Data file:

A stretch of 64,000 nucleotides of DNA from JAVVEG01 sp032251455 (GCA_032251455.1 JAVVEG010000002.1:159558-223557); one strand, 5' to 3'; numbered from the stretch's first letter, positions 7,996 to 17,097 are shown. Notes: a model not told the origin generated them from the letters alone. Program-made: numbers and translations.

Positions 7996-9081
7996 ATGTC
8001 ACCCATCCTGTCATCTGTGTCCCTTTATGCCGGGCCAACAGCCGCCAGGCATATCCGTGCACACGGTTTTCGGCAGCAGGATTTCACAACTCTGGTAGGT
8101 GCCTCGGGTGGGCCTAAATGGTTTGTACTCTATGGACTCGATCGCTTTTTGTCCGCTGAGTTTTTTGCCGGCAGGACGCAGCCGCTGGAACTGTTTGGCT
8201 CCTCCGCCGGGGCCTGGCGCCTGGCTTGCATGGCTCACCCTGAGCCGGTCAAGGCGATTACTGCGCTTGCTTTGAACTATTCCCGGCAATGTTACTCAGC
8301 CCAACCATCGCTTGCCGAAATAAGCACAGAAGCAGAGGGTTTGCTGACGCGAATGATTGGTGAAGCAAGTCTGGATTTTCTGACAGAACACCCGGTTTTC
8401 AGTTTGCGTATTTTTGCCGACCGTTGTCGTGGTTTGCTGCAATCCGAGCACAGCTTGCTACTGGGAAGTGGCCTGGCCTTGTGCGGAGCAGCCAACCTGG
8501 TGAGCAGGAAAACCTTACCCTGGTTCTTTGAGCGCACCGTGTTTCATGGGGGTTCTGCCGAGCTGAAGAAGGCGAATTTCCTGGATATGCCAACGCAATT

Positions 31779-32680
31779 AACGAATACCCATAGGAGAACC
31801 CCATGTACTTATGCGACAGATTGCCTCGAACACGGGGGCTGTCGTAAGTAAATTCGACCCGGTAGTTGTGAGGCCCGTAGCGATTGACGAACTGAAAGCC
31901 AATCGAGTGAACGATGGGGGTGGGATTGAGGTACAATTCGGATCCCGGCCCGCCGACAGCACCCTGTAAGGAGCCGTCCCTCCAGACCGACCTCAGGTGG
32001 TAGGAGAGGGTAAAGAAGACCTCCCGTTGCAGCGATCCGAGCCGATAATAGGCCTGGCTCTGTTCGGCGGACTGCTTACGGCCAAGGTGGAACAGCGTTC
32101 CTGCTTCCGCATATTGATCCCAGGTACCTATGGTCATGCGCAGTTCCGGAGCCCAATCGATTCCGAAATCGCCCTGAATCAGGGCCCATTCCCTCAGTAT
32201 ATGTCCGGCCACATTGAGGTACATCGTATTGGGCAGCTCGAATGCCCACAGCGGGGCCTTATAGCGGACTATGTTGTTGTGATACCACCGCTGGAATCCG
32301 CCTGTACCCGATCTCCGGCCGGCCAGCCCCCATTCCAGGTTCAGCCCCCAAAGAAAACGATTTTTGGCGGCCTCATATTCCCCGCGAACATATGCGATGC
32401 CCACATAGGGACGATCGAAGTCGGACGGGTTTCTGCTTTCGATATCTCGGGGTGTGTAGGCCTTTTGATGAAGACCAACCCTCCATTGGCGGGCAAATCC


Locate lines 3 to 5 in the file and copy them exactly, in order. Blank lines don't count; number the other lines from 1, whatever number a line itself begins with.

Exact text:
7996 ATGTC
8001 ACCCATCCTGTCATCTGTGTCCCTTTATGCCGGGCCAACAGCCGCCAGGCATATCCGTGCACACGGTTTTCGGCAGCAGGATTTCACAACTCTGGTAGGT
8101 GCCTCGGGTGGGCCTAAATGGTTTGTACTCTATGGACTCGATCGCTTTTTGTCCGCTGAGTTTTTTGCCGGCAGGACGCAGCCGCTGGAACTGTTTGGCT